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Black Rep's "Piano Lesson" A Rollicking Good Time

Photo by Stewart Goldstein

Twenty years ago the Black Rep opened their inaugural season at the Grandel with The Piano Lesson, now they are giving it another interpretation, utilizing the skills of actors who learned their craft as interns at the Black Rep and many who continue to return to the “family.” August Wilson’s Pulitzer Prize-winning script, the fourth in his Pittsburgh Cycle, has ghosts and music, avarice and love, sex and innocence. In the capable hands of director Lorna Littleway, it is a rollicking good time.

Boy Willy comes to visit his sister and uncle in Pittsburgh, ostensibly to sell his truckload of watermelons, but really to acquire and sell the family piano, carved with decades of family faces. His sister Berniece refuses to let it go. To her it is a legacy of their history, for him it is the means to a better life. And therein lies the central question, how to best honor your family legacy, how to keep your history, but let go of the pain and the ghosts so you can move forward to a better future.

Ultimately, this is a play about the transformation of black America, from slaves to free people to successful free people. Wilson tells us that you must understand and accept your past, in order to build a better future. If you remain with the ghosts as Berniece does, you cannot move forward; if you deny the ghosts as Boy Willy does, you find your future haunted and unstable. It is only accepting the pain and darkness as part of your history, and then exorcising the demons that haunt you, that allows you to build a better future. Wilson represents this future in Berniece’s daughter Maretha, charmingly played by Carli Officer, who plans to be a teacher.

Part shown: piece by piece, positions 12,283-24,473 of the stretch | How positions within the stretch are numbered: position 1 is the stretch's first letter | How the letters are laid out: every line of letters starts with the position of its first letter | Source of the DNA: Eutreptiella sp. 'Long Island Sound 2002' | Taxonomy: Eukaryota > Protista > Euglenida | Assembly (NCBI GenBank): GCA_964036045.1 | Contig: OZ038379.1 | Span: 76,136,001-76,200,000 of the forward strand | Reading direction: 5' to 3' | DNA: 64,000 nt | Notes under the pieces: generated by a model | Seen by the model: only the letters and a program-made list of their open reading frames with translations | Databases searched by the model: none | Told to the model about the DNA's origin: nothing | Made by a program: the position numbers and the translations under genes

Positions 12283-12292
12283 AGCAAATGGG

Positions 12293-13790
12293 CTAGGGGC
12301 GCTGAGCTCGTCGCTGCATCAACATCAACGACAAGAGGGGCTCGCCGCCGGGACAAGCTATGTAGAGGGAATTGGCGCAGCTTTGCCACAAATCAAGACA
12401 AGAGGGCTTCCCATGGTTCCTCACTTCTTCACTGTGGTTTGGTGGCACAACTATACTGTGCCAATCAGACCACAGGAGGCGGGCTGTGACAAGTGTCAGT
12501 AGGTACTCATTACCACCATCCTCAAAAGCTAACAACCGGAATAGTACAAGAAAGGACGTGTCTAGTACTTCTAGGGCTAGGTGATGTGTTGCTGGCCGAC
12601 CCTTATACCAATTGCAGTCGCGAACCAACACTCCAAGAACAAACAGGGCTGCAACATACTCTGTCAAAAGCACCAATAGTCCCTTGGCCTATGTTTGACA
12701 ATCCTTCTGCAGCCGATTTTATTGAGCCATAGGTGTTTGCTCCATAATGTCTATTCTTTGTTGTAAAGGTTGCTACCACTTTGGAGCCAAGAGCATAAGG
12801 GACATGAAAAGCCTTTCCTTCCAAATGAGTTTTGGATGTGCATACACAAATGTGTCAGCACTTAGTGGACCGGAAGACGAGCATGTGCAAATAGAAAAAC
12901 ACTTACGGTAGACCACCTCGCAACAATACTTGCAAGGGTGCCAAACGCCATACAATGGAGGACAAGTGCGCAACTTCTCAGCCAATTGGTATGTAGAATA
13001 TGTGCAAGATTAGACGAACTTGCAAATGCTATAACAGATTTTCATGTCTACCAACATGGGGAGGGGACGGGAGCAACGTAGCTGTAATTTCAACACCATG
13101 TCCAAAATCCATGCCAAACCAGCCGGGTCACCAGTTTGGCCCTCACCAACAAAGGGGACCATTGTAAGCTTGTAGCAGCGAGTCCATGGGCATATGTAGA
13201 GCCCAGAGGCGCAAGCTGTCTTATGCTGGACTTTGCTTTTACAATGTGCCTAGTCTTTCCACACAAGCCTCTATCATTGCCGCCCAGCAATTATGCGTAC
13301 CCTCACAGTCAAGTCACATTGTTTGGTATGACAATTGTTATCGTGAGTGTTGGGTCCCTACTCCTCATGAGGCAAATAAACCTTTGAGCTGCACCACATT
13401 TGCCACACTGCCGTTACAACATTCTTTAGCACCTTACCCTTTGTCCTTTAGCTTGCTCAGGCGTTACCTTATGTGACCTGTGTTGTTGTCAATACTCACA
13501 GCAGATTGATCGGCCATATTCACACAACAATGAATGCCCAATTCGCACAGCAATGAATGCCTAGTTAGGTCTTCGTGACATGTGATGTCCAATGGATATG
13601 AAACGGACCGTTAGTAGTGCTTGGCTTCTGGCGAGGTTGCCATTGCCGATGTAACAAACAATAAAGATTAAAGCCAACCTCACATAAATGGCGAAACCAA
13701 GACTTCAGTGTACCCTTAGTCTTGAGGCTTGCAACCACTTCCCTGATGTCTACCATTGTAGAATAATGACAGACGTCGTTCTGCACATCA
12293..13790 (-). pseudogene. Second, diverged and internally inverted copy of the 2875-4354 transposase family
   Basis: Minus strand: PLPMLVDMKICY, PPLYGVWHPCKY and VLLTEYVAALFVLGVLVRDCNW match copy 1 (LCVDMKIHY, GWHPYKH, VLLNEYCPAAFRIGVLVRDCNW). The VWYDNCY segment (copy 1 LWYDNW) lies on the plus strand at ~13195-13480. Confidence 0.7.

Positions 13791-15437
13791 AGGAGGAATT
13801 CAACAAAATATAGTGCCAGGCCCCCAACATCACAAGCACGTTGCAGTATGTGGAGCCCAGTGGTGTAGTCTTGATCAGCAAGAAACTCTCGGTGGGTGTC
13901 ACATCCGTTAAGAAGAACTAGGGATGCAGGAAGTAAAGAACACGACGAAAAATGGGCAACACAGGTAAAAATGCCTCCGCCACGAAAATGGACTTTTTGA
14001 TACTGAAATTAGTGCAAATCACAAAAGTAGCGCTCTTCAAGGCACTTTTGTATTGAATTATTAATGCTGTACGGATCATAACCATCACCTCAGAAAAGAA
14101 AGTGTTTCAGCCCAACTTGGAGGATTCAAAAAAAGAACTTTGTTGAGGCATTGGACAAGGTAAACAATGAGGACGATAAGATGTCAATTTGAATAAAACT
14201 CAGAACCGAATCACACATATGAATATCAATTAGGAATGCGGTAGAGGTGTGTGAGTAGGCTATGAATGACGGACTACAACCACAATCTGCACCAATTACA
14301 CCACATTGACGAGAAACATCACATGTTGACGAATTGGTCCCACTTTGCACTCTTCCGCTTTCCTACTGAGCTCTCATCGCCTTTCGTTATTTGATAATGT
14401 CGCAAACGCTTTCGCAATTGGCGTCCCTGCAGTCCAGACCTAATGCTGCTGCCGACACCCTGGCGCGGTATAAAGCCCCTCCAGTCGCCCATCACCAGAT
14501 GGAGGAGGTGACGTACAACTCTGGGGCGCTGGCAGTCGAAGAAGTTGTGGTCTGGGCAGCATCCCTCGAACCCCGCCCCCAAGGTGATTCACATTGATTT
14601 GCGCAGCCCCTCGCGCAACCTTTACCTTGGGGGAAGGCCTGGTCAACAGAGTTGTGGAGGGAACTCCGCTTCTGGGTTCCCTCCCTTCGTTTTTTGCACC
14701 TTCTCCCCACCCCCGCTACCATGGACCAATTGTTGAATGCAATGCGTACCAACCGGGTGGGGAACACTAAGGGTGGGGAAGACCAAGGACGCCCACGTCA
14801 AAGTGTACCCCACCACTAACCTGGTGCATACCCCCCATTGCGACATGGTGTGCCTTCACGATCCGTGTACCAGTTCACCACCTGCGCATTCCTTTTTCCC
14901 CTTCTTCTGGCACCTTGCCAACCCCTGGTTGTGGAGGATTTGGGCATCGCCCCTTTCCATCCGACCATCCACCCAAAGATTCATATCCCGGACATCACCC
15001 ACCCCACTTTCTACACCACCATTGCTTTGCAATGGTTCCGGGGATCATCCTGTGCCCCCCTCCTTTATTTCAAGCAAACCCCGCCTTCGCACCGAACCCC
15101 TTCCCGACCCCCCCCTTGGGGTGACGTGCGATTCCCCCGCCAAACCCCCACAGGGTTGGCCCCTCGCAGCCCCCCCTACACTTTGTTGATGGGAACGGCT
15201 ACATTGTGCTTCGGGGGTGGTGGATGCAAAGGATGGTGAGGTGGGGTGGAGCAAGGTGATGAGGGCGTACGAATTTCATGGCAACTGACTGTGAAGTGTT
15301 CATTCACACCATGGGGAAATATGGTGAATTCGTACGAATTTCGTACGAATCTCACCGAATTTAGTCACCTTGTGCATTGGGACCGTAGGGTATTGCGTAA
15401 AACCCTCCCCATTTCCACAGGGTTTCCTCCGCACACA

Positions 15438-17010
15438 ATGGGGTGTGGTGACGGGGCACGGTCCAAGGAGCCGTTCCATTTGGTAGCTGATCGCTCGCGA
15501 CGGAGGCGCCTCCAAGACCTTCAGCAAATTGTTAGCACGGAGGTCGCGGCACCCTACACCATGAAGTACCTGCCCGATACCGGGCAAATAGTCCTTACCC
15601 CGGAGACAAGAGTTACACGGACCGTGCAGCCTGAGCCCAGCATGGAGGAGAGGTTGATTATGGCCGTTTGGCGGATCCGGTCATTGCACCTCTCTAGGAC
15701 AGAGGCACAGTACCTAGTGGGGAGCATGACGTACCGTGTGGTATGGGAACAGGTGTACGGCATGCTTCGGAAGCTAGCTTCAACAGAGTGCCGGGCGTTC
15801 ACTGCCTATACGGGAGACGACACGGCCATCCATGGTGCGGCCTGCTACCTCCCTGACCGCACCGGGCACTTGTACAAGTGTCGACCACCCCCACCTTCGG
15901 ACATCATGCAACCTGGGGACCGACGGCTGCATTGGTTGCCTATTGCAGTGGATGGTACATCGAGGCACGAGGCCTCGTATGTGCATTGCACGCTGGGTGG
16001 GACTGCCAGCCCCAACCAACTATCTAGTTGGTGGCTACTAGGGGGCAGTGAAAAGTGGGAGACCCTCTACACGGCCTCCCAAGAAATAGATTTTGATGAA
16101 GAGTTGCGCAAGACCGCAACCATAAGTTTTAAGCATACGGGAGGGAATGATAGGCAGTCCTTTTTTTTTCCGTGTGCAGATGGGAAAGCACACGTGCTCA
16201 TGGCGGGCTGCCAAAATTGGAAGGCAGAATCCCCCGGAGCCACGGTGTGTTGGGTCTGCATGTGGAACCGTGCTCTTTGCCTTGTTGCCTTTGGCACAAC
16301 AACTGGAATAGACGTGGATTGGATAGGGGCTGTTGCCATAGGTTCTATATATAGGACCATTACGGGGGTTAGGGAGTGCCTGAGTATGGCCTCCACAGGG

Ron Conner nails the energy and passion of Boy Willy, his focus is so specific you have no doubt, from the moment he steps on the stage, what he wants and what he will do to get it. His rapid fire delivery of the script was flawless and indeed, most of the actors handled the script with fluidity and ease. Only Robert Mitchell, playing Doaker, stumbles his lines from time to time and breaks the pacing Conner sets, although I suspect getting opening night under his belt will improve his delivery, but his portrayal of family patriarch, was calm and strong.

The Piano Lesson has wonderful performances throughout. Chauncy Thomas’ Lymon, with his lanky build, adroit physical comedy and sweet, almost innocent approach to women made him one of my favorites. Ethan H. Jones’ Wining Boy was equally funny and when the four men come together to sing an old railroad work song, it is delightful. Sharisa Whatley’s Berniece has softness and strength and proves a proper foil for Boy Willy. Her scene with Thomas, which ends in a gentle kiss, was enchanting.

Tim Case’s set and Jim Burwinkel’s lights help us visualize the ghosts that surround this family. From the odd green light of slaveholder Sutter’s ghost, to the faces on the piano and walls, the past surrounds the Charles family.  Daryl Harris’ costumes are spot on for period and character and I especially loved the white, silk zoot suit Lymon buys from Wining Boy.

The Piano Lesson continues at the Grandel Theatre through February 2nd.